As with any other hunting dog, contact with game can cause the spread of fungi and bacteria that can easily colonise in the gums or cause infections on open wounds and small cuts from scratching against plants and bushes during a regular hunting session.
One final health concern for German shorthaired pointers is the unexplained enlarging of the nipples, even in male dogs. This is normal for the breed, and most of the time is harmless. If the nipples are bleeding or there is discharge though, the dog should be taken to the vet, because these things can be a sign of cancer.
About 12-15 years
GROOMING AND CARE
German shorthaired pointers are a very clean breed. Their short coat needs very little grooming, just occasional brushing. There is typically only one coat shed in the year. They should be bathed only when needed. A rub with a piece of toweling or chamois will leave the coat gleaming. Check the feet also, especially after the dog has been exercising or working. Dry the dog thoroughly after hunting to prevent chilling. Like all dogs with floppy ears, German shorthaired pointers can be prone to ear infections and their ears require regular checking and cleaning.
Shorthaired pointers also require a fair amount of high quality food as a working breed, though they need to be exercised in order to avoid obesity.
This breed is not recommended for apartment life and does best with a large yard and an active, athletic family. When they lack in exercise they can become high strung, and frustrated. GSPs do not do well left alone all day or if relegated to a kennel without plenty of human interaction.
They may be able to jump any fence that is lower than 6 feet tall. Under-exercised, bored GSPs are great escape artists.
It is also important to have a fenced yard for shorthaired pointers, because of their hunting instincts. Once a shorthaired pointer is set on the trail it can be hard to recall them unless they are very well trained. The natural instinct to hunt may result in the dog bringing home occasional dead trophies, such as squirrels, rats, pigeons and other urban animals. A strong hunting instinct is correct for the breed, which is not always good for other small pets such as cats or rabbits. With training, however, the family dog should be able to discern what is prey and what is not, and they can live quite amicably with other family pets.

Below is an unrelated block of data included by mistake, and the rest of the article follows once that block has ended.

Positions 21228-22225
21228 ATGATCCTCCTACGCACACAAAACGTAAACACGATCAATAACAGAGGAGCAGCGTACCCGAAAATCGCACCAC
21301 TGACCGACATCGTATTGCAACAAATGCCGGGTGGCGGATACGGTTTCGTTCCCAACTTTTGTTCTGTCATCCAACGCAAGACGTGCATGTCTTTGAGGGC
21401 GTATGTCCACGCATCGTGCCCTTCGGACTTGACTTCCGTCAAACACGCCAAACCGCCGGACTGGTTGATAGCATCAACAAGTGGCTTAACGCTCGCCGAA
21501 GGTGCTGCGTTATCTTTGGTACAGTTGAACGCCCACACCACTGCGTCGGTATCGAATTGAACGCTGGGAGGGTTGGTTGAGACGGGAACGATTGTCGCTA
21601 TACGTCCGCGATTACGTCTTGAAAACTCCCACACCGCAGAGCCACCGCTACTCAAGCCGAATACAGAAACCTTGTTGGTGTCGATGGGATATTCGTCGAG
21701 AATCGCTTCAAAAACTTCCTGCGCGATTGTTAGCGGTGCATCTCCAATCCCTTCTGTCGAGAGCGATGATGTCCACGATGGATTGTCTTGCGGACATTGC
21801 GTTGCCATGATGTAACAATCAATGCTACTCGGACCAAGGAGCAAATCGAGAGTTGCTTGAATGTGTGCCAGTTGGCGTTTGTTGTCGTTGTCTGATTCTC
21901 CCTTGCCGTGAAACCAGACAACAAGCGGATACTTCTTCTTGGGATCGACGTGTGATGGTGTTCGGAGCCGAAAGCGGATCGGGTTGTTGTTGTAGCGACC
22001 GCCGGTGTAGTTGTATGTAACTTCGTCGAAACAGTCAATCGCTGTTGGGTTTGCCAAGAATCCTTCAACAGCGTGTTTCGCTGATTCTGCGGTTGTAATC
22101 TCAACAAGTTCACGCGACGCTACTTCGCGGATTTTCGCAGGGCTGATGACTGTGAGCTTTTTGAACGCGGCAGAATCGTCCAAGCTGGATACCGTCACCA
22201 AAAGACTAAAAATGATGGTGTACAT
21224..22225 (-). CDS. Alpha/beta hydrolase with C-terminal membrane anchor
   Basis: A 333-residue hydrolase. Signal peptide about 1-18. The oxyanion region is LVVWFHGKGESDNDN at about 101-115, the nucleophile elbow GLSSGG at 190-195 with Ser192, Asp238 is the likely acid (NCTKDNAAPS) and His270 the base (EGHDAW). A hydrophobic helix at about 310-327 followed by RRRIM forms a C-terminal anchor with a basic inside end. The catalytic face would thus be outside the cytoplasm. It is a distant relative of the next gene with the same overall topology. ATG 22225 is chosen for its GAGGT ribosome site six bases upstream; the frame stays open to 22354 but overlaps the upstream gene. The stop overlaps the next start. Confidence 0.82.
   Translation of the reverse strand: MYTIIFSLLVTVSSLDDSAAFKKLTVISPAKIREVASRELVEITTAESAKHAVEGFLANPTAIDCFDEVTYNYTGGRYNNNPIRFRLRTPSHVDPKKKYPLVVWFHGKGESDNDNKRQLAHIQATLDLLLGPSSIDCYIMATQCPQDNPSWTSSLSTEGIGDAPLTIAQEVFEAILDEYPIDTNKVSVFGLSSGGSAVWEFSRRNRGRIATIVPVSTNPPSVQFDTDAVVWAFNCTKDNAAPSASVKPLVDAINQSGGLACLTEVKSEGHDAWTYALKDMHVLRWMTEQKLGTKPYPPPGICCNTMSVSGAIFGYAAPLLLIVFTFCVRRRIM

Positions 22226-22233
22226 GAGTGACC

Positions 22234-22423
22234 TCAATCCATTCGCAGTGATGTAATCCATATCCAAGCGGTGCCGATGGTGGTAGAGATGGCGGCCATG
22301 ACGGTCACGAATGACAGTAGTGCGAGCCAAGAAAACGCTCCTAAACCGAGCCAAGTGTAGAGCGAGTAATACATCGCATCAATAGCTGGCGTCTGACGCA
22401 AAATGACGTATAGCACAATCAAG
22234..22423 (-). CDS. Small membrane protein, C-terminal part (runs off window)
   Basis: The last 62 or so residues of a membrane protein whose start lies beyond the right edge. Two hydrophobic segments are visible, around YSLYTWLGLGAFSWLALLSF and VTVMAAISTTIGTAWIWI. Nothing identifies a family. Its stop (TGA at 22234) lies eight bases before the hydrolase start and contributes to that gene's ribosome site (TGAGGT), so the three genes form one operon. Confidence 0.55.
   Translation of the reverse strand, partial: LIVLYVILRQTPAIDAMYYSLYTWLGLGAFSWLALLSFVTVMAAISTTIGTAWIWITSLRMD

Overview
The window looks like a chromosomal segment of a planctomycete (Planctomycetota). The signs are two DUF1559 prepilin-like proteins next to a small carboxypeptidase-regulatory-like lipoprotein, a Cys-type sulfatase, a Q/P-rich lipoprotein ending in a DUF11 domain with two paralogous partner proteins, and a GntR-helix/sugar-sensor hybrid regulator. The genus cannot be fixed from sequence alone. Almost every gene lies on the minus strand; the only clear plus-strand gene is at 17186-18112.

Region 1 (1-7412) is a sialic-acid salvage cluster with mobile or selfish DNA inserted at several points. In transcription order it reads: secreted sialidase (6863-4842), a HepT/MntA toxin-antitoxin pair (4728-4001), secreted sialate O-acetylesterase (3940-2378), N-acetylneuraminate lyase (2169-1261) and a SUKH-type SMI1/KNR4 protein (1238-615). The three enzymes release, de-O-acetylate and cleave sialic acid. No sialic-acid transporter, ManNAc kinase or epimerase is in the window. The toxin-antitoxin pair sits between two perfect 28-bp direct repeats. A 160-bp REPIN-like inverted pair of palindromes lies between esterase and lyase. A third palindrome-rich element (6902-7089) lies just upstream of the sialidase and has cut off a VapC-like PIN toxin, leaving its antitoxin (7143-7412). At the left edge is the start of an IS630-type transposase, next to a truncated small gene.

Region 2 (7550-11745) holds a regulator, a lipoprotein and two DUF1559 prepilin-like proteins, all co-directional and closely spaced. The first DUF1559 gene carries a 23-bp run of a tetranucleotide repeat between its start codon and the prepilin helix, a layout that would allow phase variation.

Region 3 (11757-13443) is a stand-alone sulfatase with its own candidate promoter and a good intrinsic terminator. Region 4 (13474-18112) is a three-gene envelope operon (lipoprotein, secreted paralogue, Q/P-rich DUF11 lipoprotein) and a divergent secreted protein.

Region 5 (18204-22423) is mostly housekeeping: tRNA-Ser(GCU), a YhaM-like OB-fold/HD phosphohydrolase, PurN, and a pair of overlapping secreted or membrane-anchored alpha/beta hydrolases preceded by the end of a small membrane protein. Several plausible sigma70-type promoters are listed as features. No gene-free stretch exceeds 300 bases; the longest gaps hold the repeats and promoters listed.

Well adjusted, stable minded GSPs who receive enough mental and physical activity along with a balance of consistent leadership will get along with other dogs and cats.
This breed likes to bark and they can be reserved with strangers. Most German shorthaired pointers make excellent watchdogs.
Faithful, spirited and friendly, they like and mix well with children, although care should be taken because the breed can be boisterous especially when young.
The German shorthaired pointer is very intelligent and takes to training with great enthusiasm and skill. All the basic obedience training commands are picked up easily by GSP's. The German shorthaired pointer will not listen if they sense that they are stronger minded than their owner, however they will also not respond well to harsh discipline. The GSP needs an owner who displays a natural air of authority. Firm, but calm, confident and consistent with rules they must be made to follow. They crave order and need structure in their life. If this breed lacks in either exercise or leadership they can develop separation anxiety and possibly become destructive and nervous. Be sure to use positive reward based training methods with your Pointer - they certainly don't require (or enjoy) any forceful methods based on intimidation and fear.
A couple of training issues you will want to get right with a German shorthaired pointer are the "come" command (they love to wander off at the dog park!) and how to walk nicely while on leash. Pointers are very strong so you don't want to get involved in a tug of war with your dog while on leash - no one wins in such a game.
Even though some may appear physically mature by the time they are six months old their brain may not be engaged until they reach two years of age. Thus you may have an adult size dog with a "teenage" brain.